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Your Password is Too Damn Short


#44

How about not letting the user choose a password, a password is never sent? That’s SQRL. Your password stays on your device, you authenticate on your device, and the password is signed by your personal key.

On storing these, which is perhaps a bigger problem, throw the problem into a different space. Make all passwords stored in UTF 32 format, four bytes per character, and make sure some of the salt is in some forgotten language glyph, as well as Japanese, Chinese, Indian etc. This gives every character the possibility of being one of more than 1 million glyphs that attackers would need to try fro every character. Of course, you would do all of the same current scrypt things as well. This would make most passwords impossible to crack the hash, because the attacker would need to test UTF8 encoding, ASCII encoding, as well as possibly UTF16 in addition to UTF32 to find the correct password set.


#45

Ho my god. What did I do last night ? Sorry. It was a huge pile of crap.


#46

My workplace requires long passwords,so I’ve learned how to do it-- and I do it ‘by default’ when opening a new account. This got me into trouble when opening a financial account a few months ago-- a financial institution that will not be named wouldn’t let me open an account because I kept trying to use a password that was ‘too long’. So it’s not always the user’s fault.


#47

This is some good information Jeff and highlights the bad practices that have become common everywhere. I’ve said it before, you don’t need a “strong” password, you only need a long password that you can remember. There’s also the practice of using “salt and pepper” when storing the passwords that I think should be standard. You have two unique strings being added onto the password before it’s hashed, one user specific and the other applied to every password. This means even if you spend a year and break one password you have to expend the same amount of effort for every other one.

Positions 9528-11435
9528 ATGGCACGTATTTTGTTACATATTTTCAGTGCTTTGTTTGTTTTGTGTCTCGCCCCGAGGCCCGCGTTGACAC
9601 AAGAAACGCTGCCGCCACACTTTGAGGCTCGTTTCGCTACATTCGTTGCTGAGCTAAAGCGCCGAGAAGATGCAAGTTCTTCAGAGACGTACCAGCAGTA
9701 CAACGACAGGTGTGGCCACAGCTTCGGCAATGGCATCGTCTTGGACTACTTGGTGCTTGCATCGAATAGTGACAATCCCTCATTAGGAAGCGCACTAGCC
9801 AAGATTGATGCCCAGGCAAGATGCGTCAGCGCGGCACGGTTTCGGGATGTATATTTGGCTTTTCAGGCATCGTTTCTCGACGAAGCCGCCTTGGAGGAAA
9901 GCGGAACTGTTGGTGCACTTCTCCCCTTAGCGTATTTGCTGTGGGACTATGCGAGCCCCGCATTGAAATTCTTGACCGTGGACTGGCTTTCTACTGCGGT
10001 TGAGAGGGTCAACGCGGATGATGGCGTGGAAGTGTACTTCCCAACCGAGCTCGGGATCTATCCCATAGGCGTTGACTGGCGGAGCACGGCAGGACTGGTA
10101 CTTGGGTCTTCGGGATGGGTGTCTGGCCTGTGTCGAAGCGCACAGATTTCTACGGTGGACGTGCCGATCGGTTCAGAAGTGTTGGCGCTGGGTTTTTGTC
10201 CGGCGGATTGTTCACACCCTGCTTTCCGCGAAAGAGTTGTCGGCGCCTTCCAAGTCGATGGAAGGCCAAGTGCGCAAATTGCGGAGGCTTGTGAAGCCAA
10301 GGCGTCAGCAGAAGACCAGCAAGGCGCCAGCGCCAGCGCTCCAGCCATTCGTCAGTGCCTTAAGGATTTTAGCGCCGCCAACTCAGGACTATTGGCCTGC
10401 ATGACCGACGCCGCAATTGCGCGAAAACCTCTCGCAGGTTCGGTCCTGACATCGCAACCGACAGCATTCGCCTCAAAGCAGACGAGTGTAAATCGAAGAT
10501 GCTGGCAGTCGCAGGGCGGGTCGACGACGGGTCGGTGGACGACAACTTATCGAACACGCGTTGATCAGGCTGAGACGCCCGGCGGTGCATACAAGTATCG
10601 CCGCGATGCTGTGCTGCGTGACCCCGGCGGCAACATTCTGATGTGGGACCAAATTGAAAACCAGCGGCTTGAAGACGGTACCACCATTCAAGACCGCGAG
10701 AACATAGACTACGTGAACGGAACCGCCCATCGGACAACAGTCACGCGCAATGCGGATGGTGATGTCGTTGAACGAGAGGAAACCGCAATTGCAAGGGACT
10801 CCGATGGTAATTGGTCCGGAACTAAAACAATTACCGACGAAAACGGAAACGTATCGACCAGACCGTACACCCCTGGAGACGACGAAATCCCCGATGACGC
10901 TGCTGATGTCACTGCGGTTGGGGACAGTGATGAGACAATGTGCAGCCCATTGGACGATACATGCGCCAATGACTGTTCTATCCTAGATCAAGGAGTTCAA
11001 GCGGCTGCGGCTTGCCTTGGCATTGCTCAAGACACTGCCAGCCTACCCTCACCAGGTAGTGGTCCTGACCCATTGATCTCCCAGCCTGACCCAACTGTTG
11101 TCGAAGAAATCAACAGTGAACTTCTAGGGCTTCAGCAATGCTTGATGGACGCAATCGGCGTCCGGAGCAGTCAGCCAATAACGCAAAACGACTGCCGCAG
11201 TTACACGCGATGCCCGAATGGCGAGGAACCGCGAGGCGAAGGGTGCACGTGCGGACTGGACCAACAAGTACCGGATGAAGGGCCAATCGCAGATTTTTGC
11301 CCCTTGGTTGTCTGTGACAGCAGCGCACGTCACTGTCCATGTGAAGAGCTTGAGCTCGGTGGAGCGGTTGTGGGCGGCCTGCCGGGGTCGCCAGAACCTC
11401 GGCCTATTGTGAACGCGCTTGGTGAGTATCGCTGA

Our job as programmers/software developers/architects is to hide the complexities behind all this from our users and simply tell them, please use a password that is at least 12 characters long for example. I actually make the assumption from the start that the password will be leaked/stolen/phished at some point and put safe guards in place to detect when someone logs into an account that’s not theirs. At that point 2 factor authentication kicks in to verify it is the actual user. All that being said for some sites it’s just not worth pushing any of this onto the user and just allow them to pick whatever they’d like as a password, if it’s stored properly and the system rate limits and/or locks the account down and/or kicks in 2 factor after X number of failed attempts then it’s up to the end user to choose if they’d like a secure password or a weak one.